Defenseman Bryan Watson, acclaimed the Washington Capitals' most popular player of last season in a fan-club vote, was released by the hockey team today after settlement of his $120,000-a-year contract.
"It's great to be out of the whole thing," said Watson, who had not played since Dec. 23 and had been used sparingly in the six weeks before that. "This has been a very excruciating winter for me. Nothing made sense.
"During the summer, I came in, renegotiated my contract, got a raise and was told I'd be a big part of the team. Then I just sat and watched. The most frustrating thing was seeing the goals-against go up. I like to think if I'd been playing, it wouldn't have been so high."
Although the club indicated that the 36-year-old Watson was a victim of his age and a decision to go with younger players, the decisive factor in Watson's fall from favor probably was the replacement of Tom McVie by Danny Belisle. When McVie was coach, he depended on Watson to stabilize the younger players.Belisle felt the game had passed Watson by.
"I played him," Belisle said, "but guys like (Pete) Scamurra and (Leif) Svensson were playing better and that's where the club's future lies."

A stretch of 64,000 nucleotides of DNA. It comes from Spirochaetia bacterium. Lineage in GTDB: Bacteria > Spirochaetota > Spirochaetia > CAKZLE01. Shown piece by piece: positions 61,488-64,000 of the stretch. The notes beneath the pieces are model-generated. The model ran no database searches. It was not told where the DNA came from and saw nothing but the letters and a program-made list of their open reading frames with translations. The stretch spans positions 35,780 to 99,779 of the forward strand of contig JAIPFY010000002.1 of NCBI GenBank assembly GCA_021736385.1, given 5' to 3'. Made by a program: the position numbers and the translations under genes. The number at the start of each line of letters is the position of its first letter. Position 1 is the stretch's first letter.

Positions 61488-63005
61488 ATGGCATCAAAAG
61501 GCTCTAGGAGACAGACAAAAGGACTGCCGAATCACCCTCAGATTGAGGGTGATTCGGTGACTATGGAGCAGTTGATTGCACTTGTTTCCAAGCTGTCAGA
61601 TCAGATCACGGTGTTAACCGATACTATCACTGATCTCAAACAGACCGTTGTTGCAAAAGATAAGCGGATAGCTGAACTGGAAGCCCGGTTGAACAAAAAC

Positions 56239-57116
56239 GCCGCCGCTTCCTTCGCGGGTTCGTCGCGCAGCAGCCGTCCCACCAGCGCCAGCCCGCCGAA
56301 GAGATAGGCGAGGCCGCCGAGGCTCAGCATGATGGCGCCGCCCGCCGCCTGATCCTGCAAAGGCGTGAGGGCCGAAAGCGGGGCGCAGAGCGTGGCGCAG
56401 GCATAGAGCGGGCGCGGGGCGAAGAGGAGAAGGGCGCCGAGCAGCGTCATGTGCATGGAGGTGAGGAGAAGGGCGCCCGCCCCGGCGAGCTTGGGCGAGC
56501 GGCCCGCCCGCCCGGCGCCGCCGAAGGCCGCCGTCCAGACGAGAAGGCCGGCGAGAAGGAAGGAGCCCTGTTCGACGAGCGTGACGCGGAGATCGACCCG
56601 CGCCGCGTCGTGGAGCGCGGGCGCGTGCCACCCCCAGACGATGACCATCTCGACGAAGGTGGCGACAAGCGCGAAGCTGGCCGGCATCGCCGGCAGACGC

Watson has played with six NHL teams in a career that began with Montreal in 1963. A fiery competitor who ranks as the all-time NHL penalty leader with 2,212 minutes served, Watson came to the Capitals from Detroit in November 1976 in a trade for defenseman Greg Joly.
"Leaving Detroit was such a disappointment to me," said Watson, a fan favorite in that city for many years. "But we had a lot of fun here with Tom (McVie) and the team. The hockey situation was still very disappointing, not making the playoffs. The most positive thing was the Washington scene. The city is great."
Although Watson cleared waivers without being claimed, General Manager Max McNab said that, "I think he can help some clubs and I'm confident he'll be able to make a deal for himself." If not, the Capitals will offer him a scouting assignment.
Watson is considered prime coaching material and had McVie remained the Capitals' boss, it is likely that Watson would have become his assistant.